smoking gun

This formerly read-only archive of threads dates back to 1996, but as of March 2007 is open to new postings. For technical reasons, the early dates shown do not accurately reflect the actual date of posting.

Feel free to add new postings to any of the existing threads in the archived forums, but please create any new language-related threads in one of the Language Discussion Forums.
Post Reply

smoking gun

Post by Archived Topic » Thu Aug 12, 2004 1:56 pm

I've heard Colin Powell's statement of today referred to as a "smoking gun." What does this mean? Thank you.

Lee
Submitted by ( - )
Post actions:
Signature: Topic imported and archived

smoking gun

Post by Archived Reply » Thu Aug 12, 2004 2:10 pm

It's a reference to solving a murder by gunshot, specifically to solving it through the discovery of an obvious and irrefutable clue.
Every investigator's dream is to arrive at the scene of the crime soon enough after the shot is fired to find the "smoking gun." (Because a gun is fired by an explosion of gunpowder, there is usually a wisp of smoke coming out of the barrel shortly after the shot is fired.) If the gun is still smoking, the killer can be no more than a few seconds away, and therefore likely to be apprehended.
Reply from ( - )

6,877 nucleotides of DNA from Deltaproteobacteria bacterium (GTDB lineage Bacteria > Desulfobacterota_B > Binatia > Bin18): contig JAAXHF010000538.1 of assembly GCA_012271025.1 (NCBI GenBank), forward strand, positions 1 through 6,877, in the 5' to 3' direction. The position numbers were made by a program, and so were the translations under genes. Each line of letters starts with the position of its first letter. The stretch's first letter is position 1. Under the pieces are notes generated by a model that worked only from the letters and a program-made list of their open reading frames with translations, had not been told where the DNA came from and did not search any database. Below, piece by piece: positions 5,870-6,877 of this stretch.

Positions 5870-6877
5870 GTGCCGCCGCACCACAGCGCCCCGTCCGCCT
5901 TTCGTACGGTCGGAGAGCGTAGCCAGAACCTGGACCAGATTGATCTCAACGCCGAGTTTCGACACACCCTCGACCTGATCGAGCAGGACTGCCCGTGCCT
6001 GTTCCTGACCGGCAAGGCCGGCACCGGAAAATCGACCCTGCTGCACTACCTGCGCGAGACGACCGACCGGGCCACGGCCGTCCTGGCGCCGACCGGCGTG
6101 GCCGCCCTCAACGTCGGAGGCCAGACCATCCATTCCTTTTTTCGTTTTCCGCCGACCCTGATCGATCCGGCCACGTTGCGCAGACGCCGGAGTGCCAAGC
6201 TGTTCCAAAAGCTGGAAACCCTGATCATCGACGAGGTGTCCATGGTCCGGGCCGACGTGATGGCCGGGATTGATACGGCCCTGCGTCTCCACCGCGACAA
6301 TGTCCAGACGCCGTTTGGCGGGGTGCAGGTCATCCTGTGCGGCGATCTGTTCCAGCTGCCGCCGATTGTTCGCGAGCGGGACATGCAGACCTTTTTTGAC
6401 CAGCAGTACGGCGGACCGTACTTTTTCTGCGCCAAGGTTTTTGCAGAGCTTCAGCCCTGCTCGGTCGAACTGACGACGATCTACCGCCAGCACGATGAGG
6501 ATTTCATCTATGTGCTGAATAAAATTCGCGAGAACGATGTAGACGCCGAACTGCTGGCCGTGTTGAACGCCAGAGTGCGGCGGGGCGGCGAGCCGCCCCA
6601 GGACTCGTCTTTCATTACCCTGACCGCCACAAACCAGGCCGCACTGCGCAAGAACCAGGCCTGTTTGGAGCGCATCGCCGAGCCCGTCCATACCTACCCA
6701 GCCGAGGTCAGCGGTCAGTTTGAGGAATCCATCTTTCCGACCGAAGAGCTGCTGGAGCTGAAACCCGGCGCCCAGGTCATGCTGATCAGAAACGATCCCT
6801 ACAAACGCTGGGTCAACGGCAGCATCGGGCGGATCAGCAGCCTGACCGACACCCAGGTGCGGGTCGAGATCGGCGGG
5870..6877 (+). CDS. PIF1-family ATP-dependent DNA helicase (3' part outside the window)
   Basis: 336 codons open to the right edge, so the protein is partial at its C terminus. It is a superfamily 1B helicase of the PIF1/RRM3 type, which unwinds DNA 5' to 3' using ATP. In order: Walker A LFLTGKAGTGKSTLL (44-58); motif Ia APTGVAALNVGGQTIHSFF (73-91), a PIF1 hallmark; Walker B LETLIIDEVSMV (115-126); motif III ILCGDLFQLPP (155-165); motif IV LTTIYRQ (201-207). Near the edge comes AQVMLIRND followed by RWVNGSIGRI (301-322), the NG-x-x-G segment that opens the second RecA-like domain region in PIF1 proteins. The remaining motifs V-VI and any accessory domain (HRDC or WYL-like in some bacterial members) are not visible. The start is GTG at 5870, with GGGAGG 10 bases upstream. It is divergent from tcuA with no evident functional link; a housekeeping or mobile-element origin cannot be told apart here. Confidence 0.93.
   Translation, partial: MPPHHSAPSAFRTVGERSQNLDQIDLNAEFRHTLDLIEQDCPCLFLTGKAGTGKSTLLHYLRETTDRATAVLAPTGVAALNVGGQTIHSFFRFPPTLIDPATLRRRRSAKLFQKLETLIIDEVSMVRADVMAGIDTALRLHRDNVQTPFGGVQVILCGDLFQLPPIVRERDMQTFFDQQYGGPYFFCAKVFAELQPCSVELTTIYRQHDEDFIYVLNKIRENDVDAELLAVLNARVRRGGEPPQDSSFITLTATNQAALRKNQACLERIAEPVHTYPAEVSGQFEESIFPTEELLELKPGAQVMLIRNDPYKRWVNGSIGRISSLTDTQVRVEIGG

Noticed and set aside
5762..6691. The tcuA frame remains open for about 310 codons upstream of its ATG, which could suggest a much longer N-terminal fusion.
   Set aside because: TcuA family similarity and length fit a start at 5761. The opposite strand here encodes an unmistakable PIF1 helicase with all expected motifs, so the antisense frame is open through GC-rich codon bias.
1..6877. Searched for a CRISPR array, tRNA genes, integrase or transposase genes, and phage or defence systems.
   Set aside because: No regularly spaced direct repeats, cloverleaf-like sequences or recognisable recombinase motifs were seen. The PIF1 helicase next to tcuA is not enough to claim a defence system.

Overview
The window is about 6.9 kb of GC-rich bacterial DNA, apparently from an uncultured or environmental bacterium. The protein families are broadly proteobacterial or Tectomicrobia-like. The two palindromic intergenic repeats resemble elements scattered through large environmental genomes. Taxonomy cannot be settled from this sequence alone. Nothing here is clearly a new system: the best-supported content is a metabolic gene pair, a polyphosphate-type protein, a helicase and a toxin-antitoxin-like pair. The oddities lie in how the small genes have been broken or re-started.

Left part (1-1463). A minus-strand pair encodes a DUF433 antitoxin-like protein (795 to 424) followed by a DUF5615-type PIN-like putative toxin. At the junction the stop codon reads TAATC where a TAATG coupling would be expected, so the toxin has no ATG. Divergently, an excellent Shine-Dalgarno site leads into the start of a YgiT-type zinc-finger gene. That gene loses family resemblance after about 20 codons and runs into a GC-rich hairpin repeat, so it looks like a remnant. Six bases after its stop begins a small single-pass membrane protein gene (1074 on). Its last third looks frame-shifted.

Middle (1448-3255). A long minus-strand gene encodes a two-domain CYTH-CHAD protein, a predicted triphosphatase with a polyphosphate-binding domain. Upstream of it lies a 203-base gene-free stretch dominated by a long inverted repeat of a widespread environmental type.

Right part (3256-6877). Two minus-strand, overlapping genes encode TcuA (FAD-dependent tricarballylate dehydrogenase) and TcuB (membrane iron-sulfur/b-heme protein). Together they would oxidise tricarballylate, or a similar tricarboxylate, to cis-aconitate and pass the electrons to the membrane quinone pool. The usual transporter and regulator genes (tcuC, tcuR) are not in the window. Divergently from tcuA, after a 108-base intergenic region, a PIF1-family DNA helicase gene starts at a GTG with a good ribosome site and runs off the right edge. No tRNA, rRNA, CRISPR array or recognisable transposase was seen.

Post actions:
Signature: Reply imported and archived

smoking gun

Post by Archived Reply » Thu Aug 12, 2004 2:25 pm

Thank you so much. I must admit, though, that I am still confused about this reference in this circumstance. Perhaps I need a "world wizard" now....
Reply from ( - )
Post actions:
Signature: Reply imported and archived

smoking gun

Post by Archived Reply » Thu Aug 12, 2004 2:39 pm

From _Brewer's Dictionary of Modern Phrase and Fable (2000) by Adrian Room:
Smoking gun. A piece of incontrovertible incriminating evidence. The allusion is to a gun that has obviously only just been fired after being used to commit a crime. The expression is particularly applied to the incriminationg tape of 23 June 1973 in the Watergate affair, on which President Nixon can be heard approving a plan to direct the CIA to request that the FBI halt its investigation into the source of the cash possessed by the Watergate burglars and into the 'silence' money promised them by the administration. Nixon would almost certainly not have been threatened with impeachment if the tape had remained undiscovered.
----------
Then we rushed on into the captain's cabin ... and there he lay ... while the chaplain stood, with a smoking pistol in his hand. (Conan Doyle, "The 'Gloria Scott'")
I guess we have found the smoking pistol, haven't we? (Barber B. Conable, Jr., on the Watergate tapes)
Reply from ( - )
Post actions:
Signature: Reply imported and archived

Re: smoking gun

Post by Ken Greenwald » Thu Aug 11, 2011 10:02 pm

I read the following about the continuing court battle between Facebook and Paul Ceglia in which Ceglia claims he is the founder and is suing for ownership of half the company.”—Google News:
<2011 (article title) “Exclusive: Facebook’s Smoking Gun in the Ceglia Case? The Authentic Contract”—Wired, 6 August>
However, I failed to do a WW search (>:) as we always warn members to do before they get started. Well, I do have some information that is not in the above posts, so rather than throw this into the digital wastepaper basket, I have posted it for your reading pleasure:

SMOKING GUN has it obvious literal meaning, but I was wondering how it's figurative meaning arose.

The following was gleaned from several sources: